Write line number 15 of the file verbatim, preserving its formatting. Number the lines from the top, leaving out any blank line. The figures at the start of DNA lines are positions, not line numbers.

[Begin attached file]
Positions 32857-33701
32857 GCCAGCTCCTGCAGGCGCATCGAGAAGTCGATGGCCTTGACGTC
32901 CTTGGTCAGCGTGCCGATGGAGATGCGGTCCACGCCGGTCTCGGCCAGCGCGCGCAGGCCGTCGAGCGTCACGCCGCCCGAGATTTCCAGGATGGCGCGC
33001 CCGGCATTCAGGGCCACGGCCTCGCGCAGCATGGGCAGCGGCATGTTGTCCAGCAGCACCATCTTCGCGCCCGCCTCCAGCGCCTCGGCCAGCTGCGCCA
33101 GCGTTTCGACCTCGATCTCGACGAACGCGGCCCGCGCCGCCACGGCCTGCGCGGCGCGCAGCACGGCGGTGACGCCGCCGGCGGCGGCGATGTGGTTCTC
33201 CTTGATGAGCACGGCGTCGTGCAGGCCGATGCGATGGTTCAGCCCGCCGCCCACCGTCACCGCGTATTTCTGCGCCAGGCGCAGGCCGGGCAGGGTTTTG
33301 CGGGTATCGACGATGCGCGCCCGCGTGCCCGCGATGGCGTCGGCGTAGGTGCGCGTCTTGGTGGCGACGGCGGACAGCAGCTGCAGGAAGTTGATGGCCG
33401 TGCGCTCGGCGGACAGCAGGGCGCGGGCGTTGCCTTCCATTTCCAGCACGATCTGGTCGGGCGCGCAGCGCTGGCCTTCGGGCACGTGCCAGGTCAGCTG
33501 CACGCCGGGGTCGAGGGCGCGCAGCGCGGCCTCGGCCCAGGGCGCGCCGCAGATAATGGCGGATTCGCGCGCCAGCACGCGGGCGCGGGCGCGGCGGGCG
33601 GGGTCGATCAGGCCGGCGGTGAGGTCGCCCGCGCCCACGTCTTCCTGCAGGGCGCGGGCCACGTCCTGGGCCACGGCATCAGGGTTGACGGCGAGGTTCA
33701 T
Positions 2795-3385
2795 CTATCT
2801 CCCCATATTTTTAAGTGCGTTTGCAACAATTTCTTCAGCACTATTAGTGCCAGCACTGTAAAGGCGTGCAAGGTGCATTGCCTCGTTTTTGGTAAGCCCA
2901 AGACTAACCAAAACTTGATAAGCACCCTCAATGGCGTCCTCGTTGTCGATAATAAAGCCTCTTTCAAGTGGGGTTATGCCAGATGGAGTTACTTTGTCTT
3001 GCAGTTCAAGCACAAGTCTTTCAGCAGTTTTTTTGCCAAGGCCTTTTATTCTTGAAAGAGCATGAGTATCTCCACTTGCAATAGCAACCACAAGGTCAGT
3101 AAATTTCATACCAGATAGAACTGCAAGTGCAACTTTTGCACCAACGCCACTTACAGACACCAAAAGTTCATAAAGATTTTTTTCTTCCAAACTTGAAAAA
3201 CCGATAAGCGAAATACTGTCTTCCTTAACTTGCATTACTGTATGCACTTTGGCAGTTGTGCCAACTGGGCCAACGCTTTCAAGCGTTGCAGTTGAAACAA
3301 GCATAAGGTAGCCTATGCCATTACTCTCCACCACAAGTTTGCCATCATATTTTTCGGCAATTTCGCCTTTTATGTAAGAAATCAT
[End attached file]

2901 AGACTAACCAAAACTTGATAAGCACCCTCAATGGCGTCCTCGTTGTCGATAATAAAGCCTCTTTCAAGTGGGGTTATGCCAGATGGAGTTACTTTGTCTT